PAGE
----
THE OLD DEVILS
Introduction by John Banville
Age has done everything except mellow the characters in Kingsley Amis’s The Old Devils, which turns its humane and ironic gaze on a group of Welsh married couples who have been spending their golden years—when “all of a sudden the evening starts starting after breakfast”—nattering, complaining, reminiscing, and, above all, drinking. This more or less orderly social world is thrown off-kilter, however, when two old friends unexpectedly return from England: Alun Weaver, now a celebrated man of Welsh letters, and his entrancing wife, Rhiannon. Long-dormant rivalries and romances are rudely awakened, as life at the Bible and Crown, the local pub, is changed irrevocably.
Considered by Martin Amis to be Kingsley Amis’s greatest achievement—a book that “stands comparison with any English novel of the [twentieth] century”—The Old Devils confronts the attrition of ageing with rare candor, sympathy, and moral intelligence.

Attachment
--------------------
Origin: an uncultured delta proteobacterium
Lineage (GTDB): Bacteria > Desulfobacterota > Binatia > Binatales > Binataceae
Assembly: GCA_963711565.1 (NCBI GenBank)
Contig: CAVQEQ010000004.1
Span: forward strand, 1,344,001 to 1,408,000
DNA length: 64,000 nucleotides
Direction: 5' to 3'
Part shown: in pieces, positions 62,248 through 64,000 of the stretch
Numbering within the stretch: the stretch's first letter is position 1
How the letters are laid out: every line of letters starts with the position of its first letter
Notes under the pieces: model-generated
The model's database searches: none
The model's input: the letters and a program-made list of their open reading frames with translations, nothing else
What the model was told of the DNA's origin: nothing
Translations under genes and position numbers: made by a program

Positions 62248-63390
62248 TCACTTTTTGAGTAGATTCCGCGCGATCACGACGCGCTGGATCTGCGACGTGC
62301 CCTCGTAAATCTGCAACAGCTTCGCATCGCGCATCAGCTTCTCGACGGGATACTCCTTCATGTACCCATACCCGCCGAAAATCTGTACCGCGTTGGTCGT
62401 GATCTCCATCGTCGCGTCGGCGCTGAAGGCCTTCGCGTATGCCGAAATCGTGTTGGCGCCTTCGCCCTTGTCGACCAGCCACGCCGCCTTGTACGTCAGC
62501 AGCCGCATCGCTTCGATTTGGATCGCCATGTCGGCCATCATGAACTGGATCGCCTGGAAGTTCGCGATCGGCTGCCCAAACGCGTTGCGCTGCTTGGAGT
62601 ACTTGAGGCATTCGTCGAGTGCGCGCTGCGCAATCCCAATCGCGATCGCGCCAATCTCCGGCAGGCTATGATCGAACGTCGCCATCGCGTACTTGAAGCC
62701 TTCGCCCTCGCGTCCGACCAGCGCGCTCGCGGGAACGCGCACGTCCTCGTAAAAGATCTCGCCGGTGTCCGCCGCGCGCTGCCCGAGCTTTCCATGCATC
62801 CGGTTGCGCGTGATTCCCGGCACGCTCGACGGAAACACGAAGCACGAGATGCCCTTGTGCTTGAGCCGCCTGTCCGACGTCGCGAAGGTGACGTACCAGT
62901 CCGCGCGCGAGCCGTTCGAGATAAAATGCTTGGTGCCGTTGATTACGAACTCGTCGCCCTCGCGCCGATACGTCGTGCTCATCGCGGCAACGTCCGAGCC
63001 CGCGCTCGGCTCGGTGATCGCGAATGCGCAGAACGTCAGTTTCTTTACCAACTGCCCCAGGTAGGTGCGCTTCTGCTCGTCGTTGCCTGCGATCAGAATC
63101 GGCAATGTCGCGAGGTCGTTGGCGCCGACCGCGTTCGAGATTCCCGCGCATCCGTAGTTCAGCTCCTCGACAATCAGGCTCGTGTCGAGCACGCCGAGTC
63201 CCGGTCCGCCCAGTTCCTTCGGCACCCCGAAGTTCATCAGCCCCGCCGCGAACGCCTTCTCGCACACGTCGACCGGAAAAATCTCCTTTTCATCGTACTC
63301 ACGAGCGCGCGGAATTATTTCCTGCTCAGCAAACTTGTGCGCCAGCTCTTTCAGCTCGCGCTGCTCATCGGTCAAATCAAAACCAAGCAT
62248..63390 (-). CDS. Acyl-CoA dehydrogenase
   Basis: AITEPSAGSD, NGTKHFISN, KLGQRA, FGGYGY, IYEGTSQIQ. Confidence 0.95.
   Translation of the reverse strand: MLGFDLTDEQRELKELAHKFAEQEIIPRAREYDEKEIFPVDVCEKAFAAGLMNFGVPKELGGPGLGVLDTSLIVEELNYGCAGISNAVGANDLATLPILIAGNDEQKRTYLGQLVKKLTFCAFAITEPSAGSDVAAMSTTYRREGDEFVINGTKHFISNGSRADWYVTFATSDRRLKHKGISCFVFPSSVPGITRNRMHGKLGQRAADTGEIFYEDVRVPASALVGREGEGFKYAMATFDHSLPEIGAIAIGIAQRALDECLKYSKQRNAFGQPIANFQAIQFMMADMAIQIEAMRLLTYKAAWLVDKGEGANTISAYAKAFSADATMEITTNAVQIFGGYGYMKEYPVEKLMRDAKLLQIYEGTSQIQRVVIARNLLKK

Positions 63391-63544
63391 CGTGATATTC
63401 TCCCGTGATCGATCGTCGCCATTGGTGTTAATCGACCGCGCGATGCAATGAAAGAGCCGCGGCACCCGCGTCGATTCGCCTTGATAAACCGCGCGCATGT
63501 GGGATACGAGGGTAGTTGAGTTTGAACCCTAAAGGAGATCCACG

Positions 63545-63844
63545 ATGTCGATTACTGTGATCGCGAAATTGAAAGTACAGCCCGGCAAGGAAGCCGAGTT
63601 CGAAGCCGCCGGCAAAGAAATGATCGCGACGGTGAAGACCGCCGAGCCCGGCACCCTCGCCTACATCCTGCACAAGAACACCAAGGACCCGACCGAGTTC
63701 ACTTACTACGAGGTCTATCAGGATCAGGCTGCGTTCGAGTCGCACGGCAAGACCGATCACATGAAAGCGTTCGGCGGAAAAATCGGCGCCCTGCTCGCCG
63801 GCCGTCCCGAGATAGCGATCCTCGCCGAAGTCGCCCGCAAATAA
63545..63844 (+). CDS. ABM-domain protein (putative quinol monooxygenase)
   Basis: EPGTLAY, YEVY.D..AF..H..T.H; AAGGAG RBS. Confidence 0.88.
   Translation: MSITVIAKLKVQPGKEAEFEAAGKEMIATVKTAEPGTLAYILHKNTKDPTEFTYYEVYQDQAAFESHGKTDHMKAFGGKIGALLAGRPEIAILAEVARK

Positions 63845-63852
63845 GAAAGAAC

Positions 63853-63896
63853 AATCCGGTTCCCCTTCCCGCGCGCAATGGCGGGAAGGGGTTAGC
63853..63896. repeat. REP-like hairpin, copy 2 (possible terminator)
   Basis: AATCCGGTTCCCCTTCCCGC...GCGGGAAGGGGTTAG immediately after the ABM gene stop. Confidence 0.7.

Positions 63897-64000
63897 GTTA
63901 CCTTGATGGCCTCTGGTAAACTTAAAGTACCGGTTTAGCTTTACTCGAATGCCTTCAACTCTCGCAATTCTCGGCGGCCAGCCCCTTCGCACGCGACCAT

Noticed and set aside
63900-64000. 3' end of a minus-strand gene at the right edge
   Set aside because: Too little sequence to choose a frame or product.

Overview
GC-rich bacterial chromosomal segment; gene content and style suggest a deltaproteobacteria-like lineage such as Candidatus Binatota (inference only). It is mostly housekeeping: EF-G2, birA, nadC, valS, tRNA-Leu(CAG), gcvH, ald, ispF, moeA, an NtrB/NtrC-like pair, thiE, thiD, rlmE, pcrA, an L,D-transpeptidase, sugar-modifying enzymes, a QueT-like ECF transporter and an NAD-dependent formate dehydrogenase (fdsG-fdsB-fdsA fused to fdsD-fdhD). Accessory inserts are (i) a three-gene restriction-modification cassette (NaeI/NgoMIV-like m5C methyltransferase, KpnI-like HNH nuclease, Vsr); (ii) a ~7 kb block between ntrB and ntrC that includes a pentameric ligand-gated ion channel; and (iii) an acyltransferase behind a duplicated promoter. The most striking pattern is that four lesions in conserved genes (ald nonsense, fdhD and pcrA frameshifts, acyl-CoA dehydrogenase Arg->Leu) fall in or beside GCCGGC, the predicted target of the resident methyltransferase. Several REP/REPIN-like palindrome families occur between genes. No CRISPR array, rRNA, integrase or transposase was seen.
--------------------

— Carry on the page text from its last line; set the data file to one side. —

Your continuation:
Winner of the 1986 Booker Prize
Kingsley Amis’s most ambitious book is neither a sendup nor an exercise in some established genre. It sets forth a large cast of characters rendered in depth as well as on the surface. The Old Devils is also Mr. Amis’s most inclusive novel, encompassing kinds of feelings and tone that move from sardonic gloom to lyric tenderness.
—The New York Times
The talk is also exceedingly sharp and funny, and it brings the characters to life as only pungent dialogue can. His prose is as tart as ever, which is of course good news, but the softening effect of his feelings for his old devils is even more welcome. More than in any of his previous novels, Kingsley Amis has allowed himself to show a bit of heart; it becomes him.
—Jonathan Yardley, The Washington Post
The book is, of course, highly comic in parts, but it is not a cosy read. The comedy has a crematorium whiff, dealing with such unmentionable topics as death, old age, hate, the ghastliness of marriages, the awfulness of the Welsh and the decay of the flesh.
—The Times, London
For long time admirers of the Amis of Lucky Jim and after, The Old Devils is welcomed evidence that the master remains masterful, able now to conjoin the mischievous with the mellow. As always, he is an insightful guide through the terrain where what is said is not meant and what is felt is not said, but where much of life is lived.
—The Los Angeles Times
The old, robust masculine tradition of British comedy from Fielding and Smollett continues in our own vernacular.
—V.S. Prichett, The New Yorker